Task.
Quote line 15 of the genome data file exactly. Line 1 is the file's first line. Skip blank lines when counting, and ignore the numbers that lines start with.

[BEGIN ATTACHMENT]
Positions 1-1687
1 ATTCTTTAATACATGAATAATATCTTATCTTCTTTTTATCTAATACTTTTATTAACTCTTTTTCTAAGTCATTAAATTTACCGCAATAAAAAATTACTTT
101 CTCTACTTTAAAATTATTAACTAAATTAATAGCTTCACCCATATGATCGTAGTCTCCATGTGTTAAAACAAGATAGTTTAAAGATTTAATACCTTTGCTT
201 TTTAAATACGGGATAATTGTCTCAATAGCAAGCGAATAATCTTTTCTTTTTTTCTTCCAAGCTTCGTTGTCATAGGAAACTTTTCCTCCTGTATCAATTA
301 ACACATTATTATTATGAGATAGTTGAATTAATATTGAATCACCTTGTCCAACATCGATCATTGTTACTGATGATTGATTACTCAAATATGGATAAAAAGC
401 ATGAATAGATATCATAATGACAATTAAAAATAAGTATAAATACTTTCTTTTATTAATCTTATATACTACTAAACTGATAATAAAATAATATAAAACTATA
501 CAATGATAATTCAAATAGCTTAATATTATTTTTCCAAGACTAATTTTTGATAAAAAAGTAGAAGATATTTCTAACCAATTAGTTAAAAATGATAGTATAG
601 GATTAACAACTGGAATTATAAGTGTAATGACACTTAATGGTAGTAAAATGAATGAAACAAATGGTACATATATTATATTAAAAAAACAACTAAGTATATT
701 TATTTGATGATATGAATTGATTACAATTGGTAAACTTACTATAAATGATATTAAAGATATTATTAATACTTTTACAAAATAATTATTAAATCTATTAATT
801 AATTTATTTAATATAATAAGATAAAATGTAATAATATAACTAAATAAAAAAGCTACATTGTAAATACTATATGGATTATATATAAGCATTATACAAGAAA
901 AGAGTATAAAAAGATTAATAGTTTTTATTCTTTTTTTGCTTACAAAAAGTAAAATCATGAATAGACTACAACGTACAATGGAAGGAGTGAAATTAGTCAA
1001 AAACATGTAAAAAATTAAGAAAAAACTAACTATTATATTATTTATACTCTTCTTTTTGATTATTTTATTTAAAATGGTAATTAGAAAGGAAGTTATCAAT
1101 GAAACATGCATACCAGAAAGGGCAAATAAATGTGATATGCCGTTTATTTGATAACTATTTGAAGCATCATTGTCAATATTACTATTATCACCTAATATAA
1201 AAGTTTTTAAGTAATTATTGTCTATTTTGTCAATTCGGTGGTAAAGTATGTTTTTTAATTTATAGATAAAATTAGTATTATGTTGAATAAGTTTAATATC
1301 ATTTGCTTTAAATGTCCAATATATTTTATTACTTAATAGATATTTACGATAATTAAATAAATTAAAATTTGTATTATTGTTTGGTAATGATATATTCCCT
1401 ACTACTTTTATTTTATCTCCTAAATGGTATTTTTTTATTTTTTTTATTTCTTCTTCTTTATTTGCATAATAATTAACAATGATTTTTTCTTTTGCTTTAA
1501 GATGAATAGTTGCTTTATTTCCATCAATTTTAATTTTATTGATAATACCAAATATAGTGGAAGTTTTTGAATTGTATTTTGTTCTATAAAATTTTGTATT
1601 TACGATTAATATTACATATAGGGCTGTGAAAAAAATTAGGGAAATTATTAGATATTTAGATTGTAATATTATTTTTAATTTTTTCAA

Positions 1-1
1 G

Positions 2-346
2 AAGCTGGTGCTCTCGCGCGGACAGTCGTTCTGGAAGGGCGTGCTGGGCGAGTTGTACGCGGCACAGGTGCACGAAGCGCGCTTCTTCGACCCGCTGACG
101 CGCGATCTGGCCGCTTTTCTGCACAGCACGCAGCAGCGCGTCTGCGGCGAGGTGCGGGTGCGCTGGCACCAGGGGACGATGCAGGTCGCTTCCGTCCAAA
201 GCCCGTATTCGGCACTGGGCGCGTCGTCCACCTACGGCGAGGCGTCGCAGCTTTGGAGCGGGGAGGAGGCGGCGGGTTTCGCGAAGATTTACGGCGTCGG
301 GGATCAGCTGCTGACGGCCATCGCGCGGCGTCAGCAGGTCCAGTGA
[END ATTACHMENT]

1301 ATTTGCTTTAAATGTCCAATATATTTTATTACTTAATAGATATTTACGATAATTAAATAAATTAAAATTTGTATTATTGTTTGGTAATGATATATTCCCT